What are the best ways to invest in yourself and your career?
You might say doing your best at the office so you outperform your peers. Or attending conferences in your industry to learn new skills. Or making your boss happy so you get that raise you’ve been waiting on.
But one of the smartest approaches has nothing to do with your current job at all. Instead, it involves what you build on the side.
I built a content-marketing business on the side of my day job before leaving that job to grow the business full time. When I spoke about this at a conference, The National Journal turned my experience into a motto I now love: “All hail the side gig.”
The most brilliant 20-somethings (and 30-somethings and beyond) are doing just that: hailing the side gig, or hustling on the side of their day job. Why is it so smart? Because it allows you to create new opportunities and build your own brand while still gaining skills, contacts and money from the 9-to-5.
Here are a few more reasons you should start your own side gig — and how to build one that works for you.
Test the Waters Before Going Full-Speed Ahead
Even if you want your side hustle to eventually become your full-time gig, growing it on the side gives you time to experiment and learn. It lets you try different strategies and moneymakers to see what works. It allows you to fail without as much risk.
It also relieves you from depending on your hustle for income, which takes some of the pressure off; it gives you the chance to focus on long-term success rather than short-term financial wins.
Move Closer to Freedom
You’ll likely make money from your side hustle, and that’s always a welcome complement to your full-time income. Whether you use your side gig money to build a nest egg or dig yourself out of a hole, that cash will help you reach your financial goals.
While having a ton of money shouldn’t be your entire goal and certainly won’t make you happy by itself, saving money will have a huge effect on your life and career for one unavoidable reason: money means freedom. (Minor caveat: Only up to a certain point and only if you manage it well.)
Money makes it easier to follow your dreams. Cash gives you the ability to fund your own startup or take a pay cut to pivot in your career when you finally discover your true passion.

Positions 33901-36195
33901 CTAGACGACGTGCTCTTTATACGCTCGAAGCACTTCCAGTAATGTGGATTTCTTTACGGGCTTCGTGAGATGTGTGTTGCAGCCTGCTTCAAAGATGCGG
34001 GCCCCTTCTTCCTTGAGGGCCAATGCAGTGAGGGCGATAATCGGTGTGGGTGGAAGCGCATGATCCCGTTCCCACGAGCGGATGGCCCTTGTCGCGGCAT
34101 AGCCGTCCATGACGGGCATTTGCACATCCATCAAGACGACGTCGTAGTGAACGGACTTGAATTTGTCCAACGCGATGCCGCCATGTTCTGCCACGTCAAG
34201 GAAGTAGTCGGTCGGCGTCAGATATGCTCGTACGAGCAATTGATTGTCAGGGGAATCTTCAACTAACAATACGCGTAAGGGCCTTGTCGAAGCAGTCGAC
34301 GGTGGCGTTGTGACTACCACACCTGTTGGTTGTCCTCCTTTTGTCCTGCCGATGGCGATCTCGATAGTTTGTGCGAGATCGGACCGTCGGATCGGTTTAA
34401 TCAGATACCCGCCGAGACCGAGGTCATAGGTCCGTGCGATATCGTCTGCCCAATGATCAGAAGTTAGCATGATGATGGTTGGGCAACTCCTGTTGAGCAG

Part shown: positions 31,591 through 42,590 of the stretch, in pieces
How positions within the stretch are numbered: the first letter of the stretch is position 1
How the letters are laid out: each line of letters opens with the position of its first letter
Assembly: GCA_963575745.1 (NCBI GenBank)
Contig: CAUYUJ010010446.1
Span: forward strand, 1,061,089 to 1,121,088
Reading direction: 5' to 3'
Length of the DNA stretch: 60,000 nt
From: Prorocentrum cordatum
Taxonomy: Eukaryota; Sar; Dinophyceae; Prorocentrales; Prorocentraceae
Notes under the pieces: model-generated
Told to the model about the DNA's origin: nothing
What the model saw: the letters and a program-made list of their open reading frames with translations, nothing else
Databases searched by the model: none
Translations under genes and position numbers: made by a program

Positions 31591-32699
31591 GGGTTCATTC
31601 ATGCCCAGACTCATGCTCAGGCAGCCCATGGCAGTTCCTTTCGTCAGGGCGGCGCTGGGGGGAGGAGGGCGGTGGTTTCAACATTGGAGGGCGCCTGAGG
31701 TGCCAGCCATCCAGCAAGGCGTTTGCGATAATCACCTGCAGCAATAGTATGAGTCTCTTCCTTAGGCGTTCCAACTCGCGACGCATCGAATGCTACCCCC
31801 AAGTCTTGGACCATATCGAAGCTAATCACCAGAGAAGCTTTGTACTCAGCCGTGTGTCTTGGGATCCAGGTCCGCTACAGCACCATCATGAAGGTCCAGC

Even more importantly, money makes you feel like you have options, like you have a back-up plan, like you can afford to fail. And if you feel safe, you’re more likely to take small, smart risks that will put you closer to where you want to be.
You Already Have the Skills
Look around, and you’ll see side-hustlers everywhere turning their knowledge and abilities into profitable businesses.
Journalist Kimberly Palmer is a great example. In addition to her full-time job covering personal finance for U.S. News & World Report, she has written two books—including one on the side hustle called “The Economy of You“—and sells a line of financial and life planners on Etsy.
Then there’s Dave Herrle, who turned his side hustle Herrle Custom Carpentry into his primary paycheck. While digital products and service-based consulting offer high profit margins, Dave is an impressive example of someone who makes enough money to support his lifestyle by building physical products.
Your side hustle should either make you a good sum of money or help you grow your skills and network. If your side hustle gives you both, well, you’ve hit the jackpot.
If it gives you neither, figure out how to create something better.
So Ask Yourself…
What skills do I have that people might pay for?
How can I gain enough experience to get paid for those skills?
How can I harness the power of the Internet to make even more money?
If you’re not ready to sell your skills, look for a volunteering opportunity; the organization gets your awesome product, you build your portfolio, and no one knows you weren’t paid to do it.
Figuring out a smarter way to earn is also another way to learn. It will challenge you and give you opportunities to grow. It will help you realize there’s more to life than the status quo. And once you start going after bigger dreams, you’ll never go back.
Photo: Luis Alvarez / E+ / Getty Images